Elche, one of our local cities, is famous for its palm forest and for its mystery plays. Well, famous enough for them to be given World Heritage status anyway.
The mystery plays are on at the moment. Famous as they may be what the punters actually turn out for is the Night of Dawn (nit de l'alba).
From 11.15pm until close to midnight on the 13th August tons of fireworks are fired into the air. The noise is deafening. The sky crackles with light. The air is heavy with smoke. Rocket sticks and sparks shower down all over the city and everyone old enough to set fire to any sort of firework joins in before, during or after the main event. As the whizz bangs die away the power in the centre of the city is turned off, the streets go dark, and the grand finale begins. A choir sings out and, as their voices fade away, the tower of the Basilica is used as a launch pad for one gigantic firework that sends a column of flame hundreds of metres into the air. The show must be over.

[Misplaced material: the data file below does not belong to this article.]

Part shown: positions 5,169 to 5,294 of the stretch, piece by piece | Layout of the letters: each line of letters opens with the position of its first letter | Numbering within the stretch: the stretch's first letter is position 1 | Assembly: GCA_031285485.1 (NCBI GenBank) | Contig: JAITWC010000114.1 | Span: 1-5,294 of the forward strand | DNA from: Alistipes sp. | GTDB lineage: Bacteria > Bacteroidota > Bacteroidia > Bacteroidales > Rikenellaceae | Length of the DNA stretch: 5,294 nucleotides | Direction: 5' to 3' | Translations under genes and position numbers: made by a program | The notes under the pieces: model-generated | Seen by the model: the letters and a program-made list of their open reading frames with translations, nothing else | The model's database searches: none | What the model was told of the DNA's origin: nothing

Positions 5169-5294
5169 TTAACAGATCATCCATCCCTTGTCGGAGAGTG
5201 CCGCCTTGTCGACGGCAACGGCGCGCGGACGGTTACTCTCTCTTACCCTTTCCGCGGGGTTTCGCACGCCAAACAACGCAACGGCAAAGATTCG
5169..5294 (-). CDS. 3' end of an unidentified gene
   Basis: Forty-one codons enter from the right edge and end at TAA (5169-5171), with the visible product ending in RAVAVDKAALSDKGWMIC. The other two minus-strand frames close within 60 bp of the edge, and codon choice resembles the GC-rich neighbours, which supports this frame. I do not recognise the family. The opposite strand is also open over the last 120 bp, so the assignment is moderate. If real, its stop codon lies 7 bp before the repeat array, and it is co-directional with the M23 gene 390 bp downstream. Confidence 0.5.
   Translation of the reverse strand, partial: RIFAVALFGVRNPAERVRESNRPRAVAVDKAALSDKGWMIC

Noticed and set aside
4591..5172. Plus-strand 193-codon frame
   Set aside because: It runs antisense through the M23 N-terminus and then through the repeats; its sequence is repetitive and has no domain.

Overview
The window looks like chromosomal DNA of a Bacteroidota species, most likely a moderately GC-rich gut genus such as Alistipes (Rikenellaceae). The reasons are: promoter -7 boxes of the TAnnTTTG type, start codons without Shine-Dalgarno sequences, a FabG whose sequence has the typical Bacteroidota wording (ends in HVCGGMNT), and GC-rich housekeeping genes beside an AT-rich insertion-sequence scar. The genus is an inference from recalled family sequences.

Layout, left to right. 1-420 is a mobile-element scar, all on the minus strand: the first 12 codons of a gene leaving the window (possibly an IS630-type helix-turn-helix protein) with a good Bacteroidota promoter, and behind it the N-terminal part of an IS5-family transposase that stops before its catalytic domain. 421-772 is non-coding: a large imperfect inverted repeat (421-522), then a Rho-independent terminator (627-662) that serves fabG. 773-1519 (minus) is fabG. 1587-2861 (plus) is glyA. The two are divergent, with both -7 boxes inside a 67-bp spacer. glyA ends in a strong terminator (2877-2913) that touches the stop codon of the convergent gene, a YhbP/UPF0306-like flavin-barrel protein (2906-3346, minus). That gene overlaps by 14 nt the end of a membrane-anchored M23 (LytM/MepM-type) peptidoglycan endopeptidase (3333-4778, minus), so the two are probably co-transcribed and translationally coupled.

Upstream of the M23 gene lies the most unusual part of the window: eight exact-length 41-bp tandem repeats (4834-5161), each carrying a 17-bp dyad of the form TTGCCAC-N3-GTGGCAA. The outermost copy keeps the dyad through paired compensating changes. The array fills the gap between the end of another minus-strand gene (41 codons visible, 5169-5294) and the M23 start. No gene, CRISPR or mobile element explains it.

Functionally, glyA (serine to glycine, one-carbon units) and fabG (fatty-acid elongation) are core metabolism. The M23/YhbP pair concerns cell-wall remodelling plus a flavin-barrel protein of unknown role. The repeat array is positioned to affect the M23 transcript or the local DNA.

But no it isn't. Young people now start to appear dressed in camouflage gear or boiler suits. Despite temperatures in the high twenties they wear gloves and balaclavas and then, in streets, specially set aside for the purpose, these young people set about fighting other groups of similarly dressed young people - their weapons, of course, are fireworks. The locals and tourists gawp.